A little less than two years ago when I hired my first employee, I couldn’t have been more excited to begin supporting the young rock star I speak of often, @marcelosomers.
And before I ever met Marcelo, during a challenging first year at the company I today am happy call home, I decided that one thing I wanted to do for every employee I hired was to share with them a valuable lesson I learned during that time.
Sometimes situations in your organization will change outside of your control, and you are going to have no choice but to work for a manager who doesn’t offer the guidance or support you need, but the most valuable way to spend those times is not to bail – it’s to buckle-up and learn.
You can turn that potentially negative experience into a goldmine of future insight – cheesy as it may sound, it’s true.
I simply bought a Moleskine and wrote down everything I learned from this particular manager about how his missteps made me feel, and what, at that moment, I wish he had done differently. Today, I refer to it often.
So, I decided I would give every employee I had the opportunity to manage in career a Moleskine for exactly that… in exchange? They had to commit to sharing as often as possible any time they had negative experience or could suggest improvement with me in how I manage them.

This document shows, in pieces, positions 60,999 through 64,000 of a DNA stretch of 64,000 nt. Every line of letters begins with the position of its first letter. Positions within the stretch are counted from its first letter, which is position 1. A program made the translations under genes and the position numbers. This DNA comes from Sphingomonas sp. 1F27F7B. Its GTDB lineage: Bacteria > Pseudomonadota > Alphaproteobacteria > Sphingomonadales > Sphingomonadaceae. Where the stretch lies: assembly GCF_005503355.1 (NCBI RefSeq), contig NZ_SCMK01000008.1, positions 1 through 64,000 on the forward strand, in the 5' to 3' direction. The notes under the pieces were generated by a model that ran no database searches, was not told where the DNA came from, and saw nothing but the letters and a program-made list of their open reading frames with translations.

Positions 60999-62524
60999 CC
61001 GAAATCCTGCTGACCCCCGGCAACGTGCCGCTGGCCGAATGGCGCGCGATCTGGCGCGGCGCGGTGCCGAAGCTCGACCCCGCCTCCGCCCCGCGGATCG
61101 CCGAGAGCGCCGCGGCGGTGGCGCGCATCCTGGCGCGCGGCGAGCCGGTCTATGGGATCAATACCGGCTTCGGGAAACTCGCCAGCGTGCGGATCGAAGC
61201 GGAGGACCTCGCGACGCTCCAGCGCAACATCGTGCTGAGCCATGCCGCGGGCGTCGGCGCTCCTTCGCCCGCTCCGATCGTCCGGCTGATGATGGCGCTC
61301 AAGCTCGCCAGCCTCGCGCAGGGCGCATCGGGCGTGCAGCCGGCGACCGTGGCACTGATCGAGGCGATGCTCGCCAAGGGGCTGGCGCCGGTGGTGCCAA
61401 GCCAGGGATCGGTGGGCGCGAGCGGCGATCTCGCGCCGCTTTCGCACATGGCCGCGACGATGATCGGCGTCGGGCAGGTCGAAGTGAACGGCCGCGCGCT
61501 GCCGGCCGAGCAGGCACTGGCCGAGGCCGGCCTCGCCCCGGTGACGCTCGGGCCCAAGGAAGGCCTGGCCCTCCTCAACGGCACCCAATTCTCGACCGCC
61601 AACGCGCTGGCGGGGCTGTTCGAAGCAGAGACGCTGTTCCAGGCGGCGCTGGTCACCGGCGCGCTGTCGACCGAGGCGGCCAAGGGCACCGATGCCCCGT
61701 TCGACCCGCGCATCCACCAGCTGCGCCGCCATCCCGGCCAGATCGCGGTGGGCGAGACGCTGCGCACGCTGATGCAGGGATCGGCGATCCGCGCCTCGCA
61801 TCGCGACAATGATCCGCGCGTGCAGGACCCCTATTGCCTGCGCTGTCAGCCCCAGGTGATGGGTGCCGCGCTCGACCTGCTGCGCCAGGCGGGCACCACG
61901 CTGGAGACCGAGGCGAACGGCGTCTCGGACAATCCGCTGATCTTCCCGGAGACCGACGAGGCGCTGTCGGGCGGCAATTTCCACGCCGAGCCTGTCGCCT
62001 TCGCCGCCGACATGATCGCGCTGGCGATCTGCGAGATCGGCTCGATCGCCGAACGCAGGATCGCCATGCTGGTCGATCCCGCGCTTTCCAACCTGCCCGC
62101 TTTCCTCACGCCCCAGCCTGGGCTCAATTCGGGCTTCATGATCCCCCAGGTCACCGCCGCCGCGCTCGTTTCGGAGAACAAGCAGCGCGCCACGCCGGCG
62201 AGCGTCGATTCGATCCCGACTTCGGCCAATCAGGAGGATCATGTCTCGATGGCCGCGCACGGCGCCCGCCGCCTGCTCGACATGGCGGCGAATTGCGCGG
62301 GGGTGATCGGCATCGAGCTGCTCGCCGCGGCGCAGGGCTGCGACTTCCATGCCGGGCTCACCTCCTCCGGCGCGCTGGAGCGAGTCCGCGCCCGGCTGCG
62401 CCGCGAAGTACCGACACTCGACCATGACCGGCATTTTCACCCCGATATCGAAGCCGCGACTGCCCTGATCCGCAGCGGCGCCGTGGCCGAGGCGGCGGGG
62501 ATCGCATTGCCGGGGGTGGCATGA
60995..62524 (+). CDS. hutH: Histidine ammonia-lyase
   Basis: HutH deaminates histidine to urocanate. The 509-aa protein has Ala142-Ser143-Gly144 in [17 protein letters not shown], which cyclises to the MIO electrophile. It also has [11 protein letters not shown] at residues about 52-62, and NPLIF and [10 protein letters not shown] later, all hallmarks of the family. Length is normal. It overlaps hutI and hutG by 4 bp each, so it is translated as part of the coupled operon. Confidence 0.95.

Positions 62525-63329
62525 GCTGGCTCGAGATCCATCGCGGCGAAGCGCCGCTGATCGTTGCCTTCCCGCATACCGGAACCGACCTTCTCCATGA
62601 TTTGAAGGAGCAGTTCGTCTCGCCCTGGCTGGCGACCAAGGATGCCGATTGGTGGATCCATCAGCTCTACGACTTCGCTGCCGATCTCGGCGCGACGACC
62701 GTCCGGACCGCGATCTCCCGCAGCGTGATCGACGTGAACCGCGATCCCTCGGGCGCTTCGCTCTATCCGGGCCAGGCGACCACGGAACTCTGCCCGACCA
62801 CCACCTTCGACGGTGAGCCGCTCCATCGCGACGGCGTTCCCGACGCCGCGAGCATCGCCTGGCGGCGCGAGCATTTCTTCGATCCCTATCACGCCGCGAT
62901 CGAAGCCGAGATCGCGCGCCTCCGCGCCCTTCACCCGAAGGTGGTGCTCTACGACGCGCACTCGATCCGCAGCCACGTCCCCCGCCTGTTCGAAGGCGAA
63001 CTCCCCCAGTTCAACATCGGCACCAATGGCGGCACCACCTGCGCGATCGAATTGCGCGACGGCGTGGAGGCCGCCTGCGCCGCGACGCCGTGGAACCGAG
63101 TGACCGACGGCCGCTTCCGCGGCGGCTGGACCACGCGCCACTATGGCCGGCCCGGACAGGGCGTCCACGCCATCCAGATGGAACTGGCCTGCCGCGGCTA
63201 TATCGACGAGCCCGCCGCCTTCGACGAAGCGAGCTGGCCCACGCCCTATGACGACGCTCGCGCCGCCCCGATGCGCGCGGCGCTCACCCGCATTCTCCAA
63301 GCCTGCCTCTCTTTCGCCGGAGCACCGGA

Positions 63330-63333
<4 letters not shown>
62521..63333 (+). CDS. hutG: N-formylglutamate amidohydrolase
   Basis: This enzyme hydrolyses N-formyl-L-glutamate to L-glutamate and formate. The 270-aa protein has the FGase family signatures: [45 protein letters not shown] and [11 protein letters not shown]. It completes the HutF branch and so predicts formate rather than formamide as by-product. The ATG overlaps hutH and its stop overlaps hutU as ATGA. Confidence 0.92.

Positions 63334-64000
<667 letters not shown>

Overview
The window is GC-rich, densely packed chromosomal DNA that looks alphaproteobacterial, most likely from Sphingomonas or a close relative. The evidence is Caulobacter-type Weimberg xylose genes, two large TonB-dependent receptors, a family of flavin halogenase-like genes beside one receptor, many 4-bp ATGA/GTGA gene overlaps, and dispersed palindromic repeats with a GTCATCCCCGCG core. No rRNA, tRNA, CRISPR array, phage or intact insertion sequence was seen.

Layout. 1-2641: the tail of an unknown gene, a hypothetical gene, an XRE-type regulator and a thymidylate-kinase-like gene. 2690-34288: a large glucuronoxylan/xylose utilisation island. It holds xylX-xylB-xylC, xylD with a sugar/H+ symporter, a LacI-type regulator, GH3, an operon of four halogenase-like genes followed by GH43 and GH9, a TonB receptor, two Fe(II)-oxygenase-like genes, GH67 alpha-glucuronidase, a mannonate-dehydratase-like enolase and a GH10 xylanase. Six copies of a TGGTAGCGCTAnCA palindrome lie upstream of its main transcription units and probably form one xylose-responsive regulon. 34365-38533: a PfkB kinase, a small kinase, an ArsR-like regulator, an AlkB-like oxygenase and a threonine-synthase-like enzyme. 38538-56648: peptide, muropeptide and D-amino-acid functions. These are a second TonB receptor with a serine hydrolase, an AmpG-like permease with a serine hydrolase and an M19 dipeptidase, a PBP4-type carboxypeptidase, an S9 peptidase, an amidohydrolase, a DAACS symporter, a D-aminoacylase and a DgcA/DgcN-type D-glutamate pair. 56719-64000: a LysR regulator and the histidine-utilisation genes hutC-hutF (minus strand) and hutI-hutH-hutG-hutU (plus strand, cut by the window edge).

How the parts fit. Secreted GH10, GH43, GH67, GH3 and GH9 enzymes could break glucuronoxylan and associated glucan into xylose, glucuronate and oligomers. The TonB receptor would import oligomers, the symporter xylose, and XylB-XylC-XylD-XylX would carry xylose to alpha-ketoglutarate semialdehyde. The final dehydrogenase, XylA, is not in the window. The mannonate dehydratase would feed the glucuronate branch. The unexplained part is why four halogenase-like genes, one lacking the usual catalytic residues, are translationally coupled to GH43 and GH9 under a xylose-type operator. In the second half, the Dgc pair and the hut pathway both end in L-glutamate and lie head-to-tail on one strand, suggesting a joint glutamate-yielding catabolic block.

I started my Moleskine during that first post-graduate year of 2007, and after having now gone through six different managers over the last three years, I’ve learned a lot. The reward amount I have noted at the front if lost has gradually increased as the months and years go by.
Feedback, good feedback, sometimes is hard to come by. And many times employees are too timid to give the hard truth in semi-annual reviews. Hopefully, the encouragement to document those times when I, quite frankly, suck as a manager, will help us both immensely in the long-run.
The amusing part is that when I originally bought these Moleskines, I decided to buy in bulk and save a few bucks, not realizing it might be quite awhile until I had managed ten different people.
And just today while cleaning out a drawer, I found the remaining 8 from that first batch that are still blank pictured above.
It’s inspiring to think about how much my blunders (and hopefully a few of my positives along the way as well) will teach my future employees on the currently blank pages of these Moleskines… and I can’t wait to one day hear about the areas in which I suck the worst.
Let there be no doubt, feedback is a gift.
So my humble advice? Always make it easy for people to tell you how badly you suck.
Would love to hear feedback from any of you on what you do to encourage 360 degree reviews as a manager, or what your managers have done to encourage that with you as an employee?